Alexander Neufeld / Coral Restoration Foundation

FL - Coral health highlighted as three-year first phase starts for Mission Iconic Reefs

The week surrounding Earth Day 2021 was a good one for proponents of saving coral reefs both off the shores of the Florida Keys and around the world.

Sarah Fangman, superintendent of the Florida Keys National Marine Sanctuary, Dr. Scott Winters, CEO of the Coral Restoration Foundation, and Dr. Michael Crosby, president & CEO of Mote Marine Laboratory & Aquarium, headed a teleconference April 20 announcing the first phase of the $100 million Mission Iconic Reefs project.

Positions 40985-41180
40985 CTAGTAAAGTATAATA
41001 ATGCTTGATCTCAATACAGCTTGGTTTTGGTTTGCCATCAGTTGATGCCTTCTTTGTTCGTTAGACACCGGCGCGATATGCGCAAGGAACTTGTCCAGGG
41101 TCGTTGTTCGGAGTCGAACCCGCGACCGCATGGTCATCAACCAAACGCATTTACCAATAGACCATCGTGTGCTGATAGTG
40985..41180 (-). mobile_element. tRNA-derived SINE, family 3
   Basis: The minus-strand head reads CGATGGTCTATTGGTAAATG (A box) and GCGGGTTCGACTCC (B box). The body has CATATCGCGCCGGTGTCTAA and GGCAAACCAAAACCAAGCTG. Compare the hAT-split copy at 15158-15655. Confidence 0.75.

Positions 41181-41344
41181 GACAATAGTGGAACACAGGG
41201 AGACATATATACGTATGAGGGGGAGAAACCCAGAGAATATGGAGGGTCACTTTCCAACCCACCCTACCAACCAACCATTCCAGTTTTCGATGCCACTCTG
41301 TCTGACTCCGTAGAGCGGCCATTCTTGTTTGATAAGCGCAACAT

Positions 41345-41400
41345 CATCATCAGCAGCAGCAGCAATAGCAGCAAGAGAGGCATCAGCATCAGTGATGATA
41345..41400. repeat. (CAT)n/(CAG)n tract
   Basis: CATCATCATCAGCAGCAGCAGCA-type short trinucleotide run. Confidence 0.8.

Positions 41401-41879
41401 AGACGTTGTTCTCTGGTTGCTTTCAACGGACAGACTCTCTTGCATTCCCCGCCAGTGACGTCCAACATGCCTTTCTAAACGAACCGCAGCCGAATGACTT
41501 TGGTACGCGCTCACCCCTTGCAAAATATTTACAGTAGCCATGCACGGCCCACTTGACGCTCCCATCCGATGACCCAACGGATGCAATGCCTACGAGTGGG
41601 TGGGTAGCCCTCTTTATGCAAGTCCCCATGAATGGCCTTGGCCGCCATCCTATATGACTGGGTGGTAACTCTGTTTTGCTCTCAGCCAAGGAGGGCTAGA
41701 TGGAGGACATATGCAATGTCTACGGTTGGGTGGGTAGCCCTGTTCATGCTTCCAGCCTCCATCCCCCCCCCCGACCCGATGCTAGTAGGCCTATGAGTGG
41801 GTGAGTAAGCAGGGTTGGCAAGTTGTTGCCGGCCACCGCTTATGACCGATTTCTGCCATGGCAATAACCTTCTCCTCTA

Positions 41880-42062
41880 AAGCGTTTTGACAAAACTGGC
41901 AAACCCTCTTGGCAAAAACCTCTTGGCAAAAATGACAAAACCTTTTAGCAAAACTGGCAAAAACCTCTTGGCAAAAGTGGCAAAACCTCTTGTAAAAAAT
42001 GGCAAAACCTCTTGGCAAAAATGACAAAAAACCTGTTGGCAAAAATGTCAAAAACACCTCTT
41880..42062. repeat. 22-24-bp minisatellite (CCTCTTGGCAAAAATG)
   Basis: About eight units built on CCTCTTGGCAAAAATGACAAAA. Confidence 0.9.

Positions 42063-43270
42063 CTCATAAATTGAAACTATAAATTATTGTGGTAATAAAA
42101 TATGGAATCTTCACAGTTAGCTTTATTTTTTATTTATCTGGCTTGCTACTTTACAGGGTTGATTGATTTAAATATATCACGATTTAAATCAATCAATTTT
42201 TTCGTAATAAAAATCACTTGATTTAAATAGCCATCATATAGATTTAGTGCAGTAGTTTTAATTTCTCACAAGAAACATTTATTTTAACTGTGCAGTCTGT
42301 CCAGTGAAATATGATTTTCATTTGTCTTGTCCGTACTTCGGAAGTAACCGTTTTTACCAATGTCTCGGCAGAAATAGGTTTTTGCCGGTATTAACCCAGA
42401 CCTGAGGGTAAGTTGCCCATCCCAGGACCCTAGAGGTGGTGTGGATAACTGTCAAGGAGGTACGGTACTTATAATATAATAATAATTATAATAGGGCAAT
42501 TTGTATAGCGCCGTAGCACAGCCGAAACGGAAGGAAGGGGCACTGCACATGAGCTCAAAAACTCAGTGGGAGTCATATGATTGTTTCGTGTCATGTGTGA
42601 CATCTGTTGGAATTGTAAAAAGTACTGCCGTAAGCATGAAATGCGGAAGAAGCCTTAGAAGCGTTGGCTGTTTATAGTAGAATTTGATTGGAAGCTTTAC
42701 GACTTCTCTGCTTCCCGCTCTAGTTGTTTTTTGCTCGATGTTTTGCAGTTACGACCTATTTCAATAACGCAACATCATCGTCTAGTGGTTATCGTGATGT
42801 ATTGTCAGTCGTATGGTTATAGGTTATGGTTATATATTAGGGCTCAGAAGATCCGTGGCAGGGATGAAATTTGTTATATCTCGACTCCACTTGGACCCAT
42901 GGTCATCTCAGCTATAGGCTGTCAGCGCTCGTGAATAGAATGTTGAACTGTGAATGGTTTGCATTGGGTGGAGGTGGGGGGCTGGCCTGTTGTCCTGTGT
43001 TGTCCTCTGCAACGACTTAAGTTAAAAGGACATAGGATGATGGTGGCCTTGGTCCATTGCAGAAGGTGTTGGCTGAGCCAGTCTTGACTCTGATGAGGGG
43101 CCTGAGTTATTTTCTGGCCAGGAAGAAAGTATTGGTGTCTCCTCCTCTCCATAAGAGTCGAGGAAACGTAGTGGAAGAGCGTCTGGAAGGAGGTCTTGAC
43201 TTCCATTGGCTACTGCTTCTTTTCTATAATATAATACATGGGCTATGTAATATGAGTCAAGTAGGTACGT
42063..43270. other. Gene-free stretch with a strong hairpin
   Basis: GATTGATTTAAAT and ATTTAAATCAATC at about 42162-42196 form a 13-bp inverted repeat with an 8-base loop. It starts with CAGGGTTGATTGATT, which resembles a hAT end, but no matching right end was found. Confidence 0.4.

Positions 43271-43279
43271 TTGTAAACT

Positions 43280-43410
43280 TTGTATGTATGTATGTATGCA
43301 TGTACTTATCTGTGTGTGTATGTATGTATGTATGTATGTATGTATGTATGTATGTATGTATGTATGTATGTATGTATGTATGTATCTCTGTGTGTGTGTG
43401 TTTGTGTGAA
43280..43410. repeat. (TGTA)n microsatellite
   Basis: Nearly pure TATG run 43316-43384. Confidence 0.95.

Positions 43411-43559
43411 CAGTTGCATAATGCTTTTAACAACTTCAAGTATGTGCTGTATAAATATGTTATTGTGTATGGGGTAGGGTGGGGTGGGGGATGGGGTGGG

They unveiled the first phase of that 20-year mission – planting 60,000 pieces of elkhorn and staghorn coral over a nine-acre area in Eastern Dry Rocks, one of the seven iconic reefs.

Crosby and Mote – the nonprofit research organization that shepherded the process of microfragmentation to speed reef restoration – appeared both on Good Morning America and in the May issue of National Geographic.

That issue, dubbed “The Ocean Issue,” featured “The Secrets of Whales” on its cover but dedicated 20 pages – including a four-page gatefold graphic – to “Rescuing Reefs.”

The Geographic piece opened on a hopeful note – with the underwater shouts of jubilation from Dr. Hanna Koch, a postdoctoral research fellow at Mote, and her colleagues, as they witnessed lab-grown mountainous star coral spawn in August 2020.

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